GUEST COMMENTARY: We must improve programs to help the mentally ill

Friday, December 21, 2012 | 12:00 p.m. CST; updated 5:26 p.m. CST, Saturday, December 22, 2012

As the father of an 8-year-old son and the grandfather to six children under the age of 10, I am horrified by the incredible act of violence that killed 20 young students and the teachers who fought to protect them last week in Newtown, Conn.

In the wake of this tragedy, there’s no doubt that we need a serious and thoughtful national discussion about preventing this kind of senseless violence and protecting our children in their schools. I believe that should include a discussion about finding ways to spend federal dollars more wisely when it comes to treating and identifying people who are mentally ill. It should also include a conversation about ways that we can intervene before someone who is mentally ill does something that tragically impacts their lives and the lives of others.

Mental illness is just that: an illness. Millions of Americans suffer from diagnosable mental disorders. But too often, we neglect or miss the warning signs of an individual suffering from a mental disorder or mental health crisis, and we fail to help them in their time of need. As a nation, we must learn how best to care for the mentally ill in the hope that we may help to prevent tragedies.

Unfortunately, many communities do not have adequate mental health and substance abuse prevention and treatment services and facilities. In Missouri, the Mental Health First Aid program that is facilitated by the state’s Institute of Mental Health focuses on helping the public identify, understand and respond to signs of mental illnesses and substance use disorders.

State programs like this are a good step in the right direction, but we must also have a comprehensive conversation about the way Washington funds federal programs that treat mental illness, as well as a way to streamline information sharing when someone is identified as dangerously unstable.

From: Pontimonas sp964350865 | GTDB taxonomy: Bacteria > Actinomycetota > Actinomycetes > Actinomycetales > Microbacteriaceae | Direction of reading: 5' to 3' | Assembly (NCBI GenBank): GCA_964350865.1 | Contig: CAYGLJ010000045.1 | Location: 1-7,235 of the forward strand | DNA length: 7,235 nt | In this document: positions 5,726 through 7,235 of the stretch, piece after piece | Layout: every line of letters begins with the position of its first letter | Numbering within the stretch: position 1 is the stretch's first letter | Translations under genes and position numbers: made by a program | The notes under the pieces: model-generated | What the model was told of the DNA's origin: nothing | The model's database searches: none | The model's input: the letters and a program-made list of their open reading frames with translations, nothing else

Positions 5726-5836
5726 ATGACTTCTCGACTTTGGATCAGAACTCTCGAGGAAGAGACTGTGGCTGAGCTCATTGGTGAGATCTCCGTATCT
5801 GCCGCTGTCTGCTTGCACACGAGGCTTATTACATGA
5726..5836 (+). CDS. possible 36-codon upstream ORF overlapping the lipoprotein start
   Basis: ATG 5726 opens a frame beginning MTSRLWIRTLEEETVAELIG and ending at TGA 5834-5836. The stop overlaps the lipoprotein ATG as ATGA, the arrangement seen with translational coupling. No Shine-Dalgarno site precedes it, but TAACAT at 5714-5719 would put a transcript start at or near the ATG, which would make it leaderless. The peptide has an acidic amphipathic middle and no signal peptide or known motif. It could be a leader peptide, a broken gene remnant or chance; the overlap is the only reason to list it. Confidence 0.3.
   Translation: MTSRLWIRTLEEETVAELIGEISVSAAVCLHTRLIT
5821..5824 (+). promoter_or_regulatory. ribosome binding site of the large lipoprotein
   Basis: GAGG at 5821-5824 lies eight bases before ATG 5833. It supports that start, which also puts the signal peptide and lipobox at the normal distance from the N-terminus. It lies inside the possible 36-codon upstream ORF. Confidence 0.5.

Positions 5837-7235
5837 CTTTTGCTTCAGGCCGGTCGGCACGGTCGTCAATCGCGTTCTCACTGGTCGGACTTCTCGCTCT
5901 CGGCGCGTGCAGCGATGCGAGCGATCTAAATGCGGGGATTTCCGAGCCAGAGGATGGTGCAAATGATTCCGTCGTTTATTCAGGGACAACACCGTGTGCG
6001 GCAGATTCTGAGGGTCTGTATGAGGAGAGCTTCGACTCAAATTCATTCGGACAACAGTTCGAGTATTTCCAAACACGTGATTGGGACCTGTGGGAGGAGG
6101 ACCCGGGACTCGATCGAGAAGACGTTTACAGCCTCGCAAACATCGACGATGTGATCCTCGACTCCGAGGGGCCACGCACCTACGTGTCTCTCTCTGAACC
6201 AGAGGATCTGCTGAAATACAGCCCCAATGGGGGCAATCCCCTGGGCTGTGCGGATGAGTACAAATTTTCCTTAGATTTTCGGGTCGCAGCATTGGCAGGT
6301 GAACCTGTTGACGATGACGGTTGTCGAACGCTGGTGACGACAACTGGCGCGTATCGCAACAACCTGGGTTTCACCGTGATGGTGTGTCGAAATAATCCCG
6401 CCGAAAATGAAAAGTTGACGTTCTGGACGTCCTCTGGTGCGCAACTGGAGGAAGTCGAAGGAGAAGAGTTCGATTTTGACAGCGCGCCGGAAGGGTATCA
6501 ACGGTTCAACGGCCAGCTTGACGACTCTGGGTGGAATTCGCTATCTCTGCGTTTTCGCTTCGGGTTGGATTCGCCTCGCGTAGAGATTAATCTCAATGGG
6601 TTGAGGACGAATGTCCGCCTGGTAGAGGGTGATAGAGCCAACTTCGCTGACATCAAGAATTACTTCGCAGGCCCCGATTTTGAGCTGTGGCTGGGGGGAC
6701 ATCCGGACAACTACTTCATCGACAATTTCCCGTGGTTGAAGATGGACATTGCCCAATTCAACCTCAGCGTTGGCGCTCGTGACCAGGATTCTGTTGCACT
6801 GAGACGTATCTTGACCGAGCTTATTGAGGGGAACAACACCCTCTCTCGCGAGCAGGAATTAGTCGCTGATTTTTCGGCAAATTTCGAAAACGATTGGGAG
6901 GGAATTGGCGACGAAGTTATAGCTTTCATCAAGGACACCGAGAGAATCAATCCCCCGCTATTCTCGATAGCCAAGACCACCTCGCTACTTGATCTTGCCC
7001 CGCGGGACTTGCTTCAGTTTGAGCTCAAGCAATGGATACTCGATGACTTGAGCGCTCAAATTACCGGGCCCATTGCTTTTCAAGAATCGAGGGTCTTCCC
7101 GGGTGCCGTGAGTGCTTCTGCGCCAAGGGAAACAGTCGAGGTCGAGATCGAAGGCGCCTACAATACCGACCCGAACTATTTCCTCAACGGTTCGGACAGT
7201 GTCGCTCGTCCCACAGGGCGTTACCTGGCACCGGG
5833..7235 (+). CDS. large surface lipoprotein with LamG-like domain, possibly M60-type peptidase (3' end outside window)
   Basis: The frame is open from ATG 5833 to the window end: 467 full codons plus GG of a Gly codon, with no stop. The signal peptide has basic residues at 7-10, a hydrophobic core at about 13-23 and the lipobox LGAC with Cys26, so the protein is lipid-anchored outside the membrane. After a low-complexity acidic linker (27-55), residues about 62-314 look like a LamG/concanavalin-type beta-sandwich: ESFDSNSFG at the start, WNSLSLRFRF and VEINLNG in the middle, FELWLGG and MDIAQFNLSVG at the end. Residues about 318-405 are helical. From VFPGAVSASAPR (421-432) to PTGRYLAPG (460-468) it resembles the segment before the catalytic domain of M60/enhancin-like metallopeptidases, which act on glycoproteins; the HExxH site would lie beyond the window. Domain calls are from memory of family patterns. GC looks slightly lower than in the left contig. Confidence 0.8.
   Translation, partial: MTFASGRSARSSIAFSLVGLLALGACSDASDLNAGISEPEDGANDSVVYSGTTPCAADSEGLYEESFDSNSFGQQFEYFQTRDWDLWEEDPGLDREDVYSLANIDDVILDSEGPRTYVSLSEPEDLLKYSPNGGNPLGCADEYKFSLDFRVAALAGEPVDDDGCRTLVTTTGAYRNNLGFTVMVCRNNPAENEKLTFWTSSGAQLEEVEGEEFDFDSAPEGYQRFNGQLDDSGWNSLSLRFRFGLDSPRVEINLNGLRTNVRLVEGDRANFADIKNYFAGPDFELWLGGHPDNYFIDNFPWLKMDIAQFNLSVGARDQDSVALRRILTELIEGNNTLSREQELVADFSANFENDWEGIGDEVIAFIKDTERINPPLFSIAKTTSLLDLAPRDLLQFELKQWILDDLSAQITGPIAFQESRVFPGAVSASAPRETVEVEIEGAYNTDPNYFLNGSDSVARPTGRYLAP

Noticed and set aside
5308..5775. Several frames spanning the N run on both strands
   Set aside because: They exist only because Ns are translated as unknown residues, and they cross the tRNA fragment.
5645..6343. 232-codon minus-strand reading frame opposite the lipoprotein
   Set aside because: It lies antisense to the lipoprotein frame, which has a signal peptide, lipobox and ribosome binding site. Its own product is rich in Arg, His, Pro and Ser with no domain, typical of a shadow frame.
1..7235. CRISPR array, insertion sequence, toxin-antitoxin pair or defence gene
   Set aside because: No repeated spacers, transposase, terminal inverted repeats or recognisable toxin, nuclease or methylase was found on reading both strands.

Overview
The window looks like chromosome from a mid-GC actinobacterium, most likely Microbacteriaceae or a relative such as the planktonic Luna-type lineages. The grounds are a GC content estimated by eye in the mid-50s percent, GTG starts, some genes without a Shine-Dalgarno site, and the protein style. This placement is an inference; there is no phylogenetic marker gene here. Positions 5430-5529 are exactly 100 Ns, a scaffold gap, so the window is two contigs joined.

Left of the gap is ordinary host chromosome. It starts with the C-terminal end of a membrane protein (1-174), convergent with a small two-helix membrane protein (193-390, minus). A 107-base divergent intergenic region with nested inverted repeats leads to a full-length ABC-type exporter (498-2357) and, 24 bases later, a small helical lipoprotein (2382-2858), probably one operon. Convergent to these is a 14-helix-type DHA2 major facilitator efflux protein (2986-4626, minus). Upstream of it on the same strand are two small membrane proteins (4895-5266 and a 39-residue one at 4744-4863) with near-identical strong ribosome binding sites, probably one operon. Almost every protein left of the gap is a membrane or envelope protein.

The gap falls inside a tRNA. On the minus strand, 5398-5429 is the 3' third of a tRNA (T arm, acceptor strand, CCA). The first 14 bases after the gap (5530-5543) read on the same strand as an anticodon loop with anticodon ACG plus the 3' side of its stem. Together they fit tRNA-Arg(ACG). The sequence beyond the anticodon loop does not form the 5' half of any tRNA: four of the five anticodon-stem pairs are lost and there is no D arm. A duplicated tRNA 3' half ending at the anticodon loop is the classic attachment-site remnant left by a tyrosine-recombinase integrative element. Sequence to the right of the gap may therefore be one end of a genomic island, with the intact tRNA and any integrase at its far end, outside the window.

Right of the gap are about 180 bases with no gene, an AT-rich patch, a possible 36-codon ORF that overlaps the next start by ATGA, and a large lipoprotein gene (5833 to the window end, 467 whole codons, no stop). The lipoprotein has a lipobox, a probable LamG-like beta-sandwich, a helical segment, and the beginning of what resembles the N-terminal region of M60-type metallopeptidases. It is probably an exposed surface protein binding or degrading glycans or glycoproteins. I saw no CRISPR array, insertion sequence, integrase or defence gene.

The Substance Abuse and Mental Health Services Administration is responsible for providing federal funding to support these services. This agency has not undergone a comprehensive reauthorization since 2000 — a problem that I believe Congress should address. Federal focus – and the dollars that follow – must facilitate proactive and cohesive collaboration across other agencies that work with the mentally ill and their caregivers.

In September, I signed a letter with the rest of the Missouri delegation in support of Missouri’s Mental Health First Aid Awareness Week to encourage individuals to learn the basic skills needed to identify potential mental health concerns. Just as we encourage people to receive training in first aid for medical emergencies, we should ensure members of our community also learn mental health first aid. And our doctors and clinical practices should be equipped with the tools and resources needed to care for children and adults who need mental health treatment.

Like all Americans, I worry about our kids’ safety, and I’m remembering the families who lost their loved ones in Newtown. There are no easy answers in the aftermath of this kind of horrendous loss. Together, we must work to prevent these acts of violence in a thoughtful and comprehensive way.

Roy Blunt is a Republican U.S. Senator from Missouri. This was first published in The Kansas City Star. 


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Michael Williams December 21, 2012 | 1:48 p.m.

Relating Blunt's mental health discussion to the horror of Newtown and elsewhere, what we REALLY should be doing is profiling the mental health of caucasian males.

Go with the percentages and probabilities...

Do I hear an "Amen?"

(Report Comment)
Tony Black December 21, 2012 | 3:31 p.m.

No, you hear me telling you what a stupid comment that is.

(Report Comment)
Michael Williams December 21, 2012 | 3:51 p.m.

TonyB: Why?

Caucasian males commit the overwhelming number of mass and serial murders in the US.

Who was it that was asked "Why did you rob banks?" and replied "'Cause that's where the money is!"

Same thing.

The question to you remains: Why was it a stupid comment?

(Report Comment)
Tony Black December 21, 2012 | 4:00 p.m.

As soon as you answer mine from yestreday. Why do you need an AK-47 with a 30 round clip?

(Report Comment)